Because the anti-inflammatory and anti-amyloid properties of curcumin could protect the brain from age-related neurodegeneration and memory decline, we studied the effects of curcumin on memory performance in non-demented adults and explored its potential impact on brain amyloid plaques and tau tangles using FDDNP-PET.
Forty subjects (age 51 to 84 years) were randomized to a bioavailable form of curcumin 90 mg twice daily [N=21] or placebo [N=19]) for 18 months. Primary outcome measures were verbal and visual memory. Change in attention (Trail Making Test, part A) was a secondary outcome. FDDNP-PET signals (15 curcumin, 15 placebo) were determined at baseline and 18 months in amygdala, hypothalamus, medial and lateral temporal, posterior cingulate, parietal, and frontal regions. Analyses included mixed effects general linear models with age and education as covariates, and effect size (ES; Cohen’s d) estimates.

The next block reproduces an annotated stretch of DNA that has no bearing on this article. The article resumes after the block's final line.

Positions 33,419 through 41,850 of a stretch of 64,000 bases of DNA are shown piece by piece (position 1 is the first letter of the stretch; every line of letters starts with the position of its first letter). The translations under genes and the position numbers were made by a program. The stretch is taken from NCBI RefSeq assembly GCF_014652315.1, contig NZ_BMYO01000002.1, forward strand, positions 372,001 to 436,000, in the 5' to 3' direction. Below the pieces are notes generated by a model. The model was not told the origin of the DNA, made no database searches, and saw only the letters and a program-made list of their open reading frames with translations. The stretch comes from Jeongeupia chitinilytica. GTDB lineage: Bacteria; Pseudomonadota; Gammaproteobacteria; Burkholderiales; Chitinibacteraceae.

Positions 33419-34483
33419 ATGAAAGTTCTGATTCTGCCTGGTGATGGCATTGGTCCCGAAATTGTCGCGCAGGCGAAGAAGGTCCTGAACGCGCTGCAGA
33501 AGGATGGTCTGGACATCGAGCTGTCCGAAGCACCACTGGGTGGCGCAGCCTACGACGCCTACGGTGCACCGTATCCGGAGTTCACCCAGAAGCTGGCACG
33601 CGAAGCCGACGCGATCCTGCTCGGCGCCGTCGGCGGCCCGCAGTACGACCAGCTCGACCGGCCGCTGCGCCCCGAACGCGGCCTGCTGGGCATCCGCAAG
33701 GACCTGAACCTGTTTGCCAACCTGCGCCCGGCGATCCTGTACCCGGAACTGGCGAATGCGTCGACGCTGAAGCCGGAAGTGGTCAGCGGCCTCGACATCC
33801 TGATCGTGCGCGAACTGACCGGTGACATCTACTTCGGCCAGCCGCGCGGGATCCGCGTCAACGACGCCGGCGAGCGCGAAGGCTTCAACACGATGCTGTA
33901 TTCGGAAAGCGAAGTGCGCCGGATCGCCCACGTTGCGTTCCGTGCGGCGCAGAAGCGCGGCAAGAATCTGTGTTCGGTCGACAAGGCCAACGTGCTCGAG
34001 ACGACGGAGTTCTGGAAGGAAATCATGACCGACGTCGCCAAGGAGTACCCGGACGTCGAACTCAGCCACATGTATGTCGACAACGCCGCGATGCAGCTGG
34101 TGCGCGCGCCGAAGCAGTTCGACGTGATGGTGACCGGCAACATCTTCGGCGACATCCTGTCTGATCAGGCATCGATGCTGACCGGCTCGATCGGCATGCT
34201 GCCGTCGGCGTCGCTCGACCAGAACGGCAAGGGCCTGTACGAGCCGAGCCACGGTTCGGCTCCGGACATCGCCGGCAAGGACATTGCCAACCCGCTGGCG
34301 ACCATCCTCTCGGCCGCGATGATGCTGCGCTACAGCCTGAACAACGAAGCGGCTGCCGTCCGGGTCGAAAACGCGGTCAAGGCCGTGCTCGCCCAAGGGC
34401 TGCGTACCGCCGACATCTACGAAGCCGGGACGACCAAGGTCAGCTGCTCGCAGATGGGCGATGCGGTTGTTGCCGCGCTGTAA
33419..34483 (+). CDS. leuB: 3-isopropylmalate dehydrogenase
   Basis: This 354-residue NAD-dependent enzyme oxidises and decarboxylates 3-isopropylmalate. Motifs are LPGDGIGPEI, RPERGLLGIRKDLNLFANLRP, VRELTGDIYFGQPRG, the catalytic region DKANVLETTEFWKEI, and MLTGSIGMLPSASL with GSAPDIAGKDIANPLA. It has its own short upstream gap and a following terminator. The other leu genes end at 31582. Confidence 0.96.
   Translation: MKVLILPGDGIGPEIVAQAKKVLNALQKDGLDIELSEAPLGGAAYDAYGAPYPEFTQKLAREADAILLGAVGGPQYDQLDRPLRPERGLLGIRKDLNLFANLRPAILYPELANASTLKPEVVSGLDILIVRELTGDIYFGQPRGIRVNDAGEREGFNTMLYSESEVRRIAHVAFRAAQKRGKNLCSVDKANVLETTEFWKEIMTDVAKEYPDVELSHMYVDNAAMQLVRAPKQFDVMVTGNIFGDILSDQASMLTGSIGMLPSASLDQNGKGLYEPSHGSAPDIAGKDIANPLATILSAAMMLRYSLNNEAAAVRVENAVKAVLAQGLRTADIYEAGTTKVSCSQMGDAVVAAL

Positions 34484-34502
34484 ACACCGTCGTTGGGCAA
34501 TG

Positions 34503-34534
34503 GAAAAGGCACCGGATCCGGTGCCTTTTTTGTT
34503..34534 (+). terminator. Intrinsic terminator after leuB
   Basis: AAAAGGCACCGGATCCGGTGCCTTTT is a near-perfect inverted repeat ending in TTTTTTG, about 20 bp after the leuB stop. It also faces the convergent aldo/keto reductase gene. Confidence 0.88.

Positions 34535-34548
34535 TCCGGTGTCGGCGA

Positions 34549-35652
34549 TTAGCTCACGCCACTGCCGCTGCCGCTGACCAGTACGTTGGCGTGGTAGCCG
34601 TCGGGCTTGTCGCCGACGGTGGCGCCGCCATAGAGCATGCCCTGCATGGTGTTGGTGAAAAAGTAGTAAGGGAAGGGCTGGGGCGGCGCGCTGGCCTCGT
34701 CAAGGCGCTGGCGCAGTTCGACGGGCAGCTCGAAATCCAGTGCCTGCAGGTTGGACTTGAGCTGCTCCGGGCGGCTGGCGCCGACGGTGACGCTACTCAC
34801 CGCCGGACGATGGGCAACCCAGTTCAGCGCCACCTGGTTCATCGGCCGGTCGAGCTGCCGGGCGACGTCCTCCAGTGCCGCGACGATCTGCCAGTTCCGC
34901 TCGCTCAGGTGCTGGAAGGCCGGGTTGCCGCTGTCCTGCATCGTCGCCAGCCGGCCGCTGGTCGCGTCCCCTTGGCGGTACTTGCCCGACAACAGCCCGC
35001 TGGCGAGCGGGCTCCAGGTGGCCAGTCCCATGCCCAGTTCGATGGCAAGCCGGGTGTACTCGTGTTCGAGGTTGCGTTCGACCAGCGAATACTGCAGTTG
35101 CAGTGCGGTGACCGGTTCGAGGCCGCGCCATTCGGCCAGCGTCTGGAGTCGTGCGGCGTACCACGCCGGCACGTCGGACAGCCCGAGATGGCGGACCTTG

These results suggest that daily oral curcumin supplementation leads to improved memory and attention in non-demented middle-aged and older adults. The FDDNP-PET findings raise the hypothesis that decreases in plaque and tangle accumulation in brain regions modulating mood and memory are associated with curcumin supplementation.